RURAL ROUTES/Margot Ford McMillen

Protests, Revisited

On Oct. 2, the media were full of stories about how the Senate was about to give up its rights as a decision-making body and give full war powers and homeland security powers to Bush insiders. It was almost funny that the US Congress, once arguably the most powerful group of policy-makers on the planet, was washing its hands of the Middle East. Campaign slogans, 2004: "Don't Blame Me, I Voted to Abstain."

But I wasn't in a laughing mood, and instead found myself drawn to the cluster of protesters at Broadway and Providence. I picked up a sign that read, "Oil Fuels Our Foreign Policy." The sign-maker had put flames around the word "Fuels," which made it kind of hard to read, but the sign said what I was thinking, so I carried it to the northeast corner of the intersection and stood on the curb.

In the last year, I've taken up residence on the curb three times. Jack O'Connell, on the southeast curb, has been here 50 weeks. Jack was wearing his regular summer outfit -- khaki shorts, button-down shirt, wrap-around sunglasses. He looked like he had just stepped off the golf course or, perhaps, lunched with Mom, dropped her off at the condo, and promised to stop at the garden-supply store on his way home. He was about 35, bacheloresque, tidy.

He had even figured out the best way to work his sign, which said "Honk For Peace." He had mounted it on a five-foot pole, so he could support it with one hand. He rotated it this way and that to face the oncoming traffic. With his other hand, he waved and hollered to the drivers, "Thank you."

Next to Jack, a skinny black guy held a sign with a densely-written essay on the last 140 years of social injustice in the US and ended with "We need to fix our own problems first." On the back of his sign, perhaps to make up for the wordiness of the essay, he had written four big words: "LOVE ONE ANOTHER -- JESUS."

On the other corners, there were the usual suspects. Peace activists and college professors, a mom with her kids, a pothead looking for something to do, a couple of students. Two held a large banner, "No War With Iraq." The other signs said stuff like "Justice, Not War." A Hispanic man who called himself Manuel had a sign that said: "Not Our Sons. Not Their Sons."

Three of the peace activists were chattering excitedly about their trip to Washington, D.C., where they'd all been arrested. "I'll say one thing about the D.C. cops," said one shaggy fellow, "they didn't steal my stuff." Amy Goodman, the Pacifica news anchor who had covered the protests, wasn't so lucky. She announced on her program, Democracy Now, that someone had run off with her laptop computer and camera.

Here on our corner, nearly all the passing cars honked and the people made peace signals or waved, but just when I was feeling successful and comfortable, a woman stuck her head out of her car and said, "I just want you all to know ... " then started to cry.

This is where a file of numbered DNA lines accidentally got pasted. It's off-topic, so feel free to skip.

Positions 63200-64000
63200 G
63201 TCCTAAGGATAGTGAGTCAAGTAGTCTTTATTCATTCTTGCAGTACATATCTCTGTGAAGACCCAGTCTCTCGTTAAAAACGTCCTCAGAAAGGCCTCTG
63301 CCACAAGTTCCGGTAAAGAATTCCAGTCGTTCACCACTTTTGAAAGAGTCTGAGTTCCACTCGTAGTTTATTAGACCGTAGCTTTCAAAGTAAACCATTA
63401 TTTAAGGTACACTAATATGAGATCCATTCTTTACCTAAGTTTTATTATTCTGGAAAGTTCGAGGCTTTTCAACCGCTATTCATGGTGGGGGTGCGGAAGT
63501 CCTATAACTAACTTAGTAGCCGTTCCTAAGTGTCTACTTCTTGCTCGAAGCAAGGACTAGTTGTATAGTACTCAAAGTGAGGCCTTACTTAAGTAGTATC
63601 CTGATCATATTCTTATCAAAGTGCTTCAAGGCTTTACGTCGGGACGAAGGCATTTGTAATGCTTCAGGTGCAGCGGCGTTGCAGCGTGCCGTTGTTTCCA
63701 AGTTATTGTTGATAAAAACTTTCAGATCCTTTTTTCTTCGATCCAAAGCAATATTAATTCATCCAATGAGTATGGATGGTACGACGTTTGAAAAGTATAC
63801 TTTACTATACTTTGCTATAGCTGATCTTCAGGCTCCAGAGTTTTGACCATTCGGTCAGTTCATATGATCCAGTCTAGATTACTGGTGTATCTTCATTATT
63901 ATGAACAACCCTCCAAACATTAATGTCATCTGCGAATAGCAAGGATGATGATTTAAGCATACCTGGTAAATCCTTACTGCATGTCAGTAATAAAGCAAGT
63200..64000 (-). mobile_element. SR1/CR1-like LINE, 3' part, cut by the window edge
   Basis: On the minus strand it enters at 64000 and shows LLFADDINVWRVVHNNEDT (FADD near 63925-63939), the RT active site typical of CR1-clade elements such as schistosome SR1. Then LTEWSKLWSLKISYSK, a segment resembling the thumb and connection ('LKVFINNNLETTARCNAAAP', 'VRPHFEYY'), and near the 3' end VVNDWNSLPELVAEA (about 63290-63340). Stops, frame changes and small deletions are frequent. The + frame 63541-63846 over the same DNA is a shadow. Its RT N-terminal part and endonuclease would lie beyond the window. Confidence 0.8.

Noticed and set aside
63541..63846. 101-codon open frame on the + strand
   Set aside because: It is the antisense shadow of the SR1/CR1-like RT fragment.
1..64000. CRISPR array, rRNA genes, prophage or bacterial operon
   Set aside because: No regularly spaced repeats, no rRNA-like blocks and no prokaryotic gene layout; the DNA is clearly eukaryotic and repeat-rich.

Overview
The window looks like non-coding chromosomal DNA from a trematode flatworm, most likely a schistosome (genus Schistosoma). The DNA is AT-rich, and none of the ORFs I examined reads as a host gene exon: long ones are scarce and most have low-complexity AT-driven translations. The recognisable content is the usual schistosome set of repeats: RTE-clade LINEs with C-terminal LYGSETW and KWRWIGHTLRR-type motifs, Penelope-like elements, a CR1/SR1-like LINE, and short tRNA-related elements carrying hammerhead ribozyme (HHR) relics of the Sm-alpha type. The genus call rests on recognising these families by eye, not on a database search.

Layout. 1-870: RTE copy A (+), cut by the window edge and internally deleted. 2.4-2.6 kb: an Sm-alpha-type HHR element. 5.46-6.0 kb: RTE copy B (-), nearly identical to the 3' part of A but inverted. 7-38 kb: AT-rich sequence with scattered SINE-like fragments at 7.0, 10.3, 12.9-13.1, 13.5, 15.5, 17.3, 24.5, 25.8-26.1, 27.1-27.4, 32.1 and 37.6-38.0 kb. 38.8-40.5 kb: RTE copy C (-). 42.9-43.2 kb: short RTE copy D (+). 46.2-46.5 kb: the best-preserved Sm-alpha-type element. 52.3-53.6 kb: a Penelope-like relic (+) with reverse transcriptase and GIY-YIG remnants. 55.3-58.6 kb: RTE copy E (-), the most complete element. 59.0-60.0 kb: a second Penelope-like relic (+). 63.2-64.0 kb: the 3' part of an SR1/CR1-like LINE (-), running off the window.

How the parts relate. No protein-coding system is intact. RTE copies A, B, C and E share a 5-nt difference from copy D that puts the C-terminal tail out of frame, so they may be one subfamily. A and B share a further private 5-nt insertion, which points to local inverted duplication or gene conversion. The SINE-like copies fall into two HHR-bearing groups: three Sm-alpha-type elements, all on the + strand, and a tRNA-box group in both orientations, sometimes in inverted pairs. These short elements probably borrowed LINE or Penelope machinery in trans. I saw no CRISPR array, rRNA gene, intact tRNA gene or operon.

She was one of those startlingly well-groomed people that pop up at football games and country-western concerts, champagne-colored from the top of her head to her manicured nails. Driving her champagne-colored Beemer, she breathed into a champagne-colored cell phone like it was an oxygen source, then turned her head to speak to us again.

"I just want you all to know," she said, "that my brother's over there fighting for you all." And, wouldn't you know it, the stoplight turned red and she ended up stuck and sobbing about three feet from where I was standing.

I wanted to pat her on the shoulder, and take her to the organic bakery for a cookie and a cup of herbal tea. I'd say, "There, there, it's OK to be sad." Then, when she was ready to reason, I imagined myself saying, "Listen. We've got to get him out. It's a war zone over there!"

But she was in her Beemer, glued to her cell phone, and I knew it would terrorize her to be approached by someone with a sign saying, "Oil Fuels Our Foreign Policy," even if she couldn't read the word "fuels." And then the light changed.

And she stomped on the accelerator and turned her head out the window yelling, "Just move to Iraq, then. Just move to Iraq."

In another time and place, watching the parade for the high school homecoming, say, or standing in line to pay for our parking spots, we would have smiled cordially, and, perhaps, been curious about each other. "What is her life like?" we might have wondered, studying each other's hair and purses. "Who are her friends? Where does she live?" In peaceful times, imagining the lives of strangers is a pleasant and harmless way to pass the time.

But -- and here's the scary part -- we're not in peace time. In fact, the peaceful gathering on corners, unreported for the most part by the media, will grow. And more and more people will have more and more brothers fighting. And, with a president grabbing the power to make "pre-emptive" strikes, these brothers are no longer our defenders. We're the attackers. We're the attackers, complete and complicit with a single leader's world vision.

Twenty years from now, the victors will write the history, and like the US versions of World War I, World War II, Korea, Vietnam, and the Middle East, the histories will shape the way we see ourselves. Today, by holding our eyes just so, we can see US history as a series of isolated, mostly heroic military actions. Twenty years from now, historians might well see a different pattern -- one military action fueling another. World War I fueling World War II fueling Korea, Vietnam, and the Middle East. Cycles of violence. A culture of violence.

And Daniel's week 50 will become Week 100, then Week 150, and where will it end?

Margot Ford McMillen farms and teaches English at a college in Fulton, Mo. Email:

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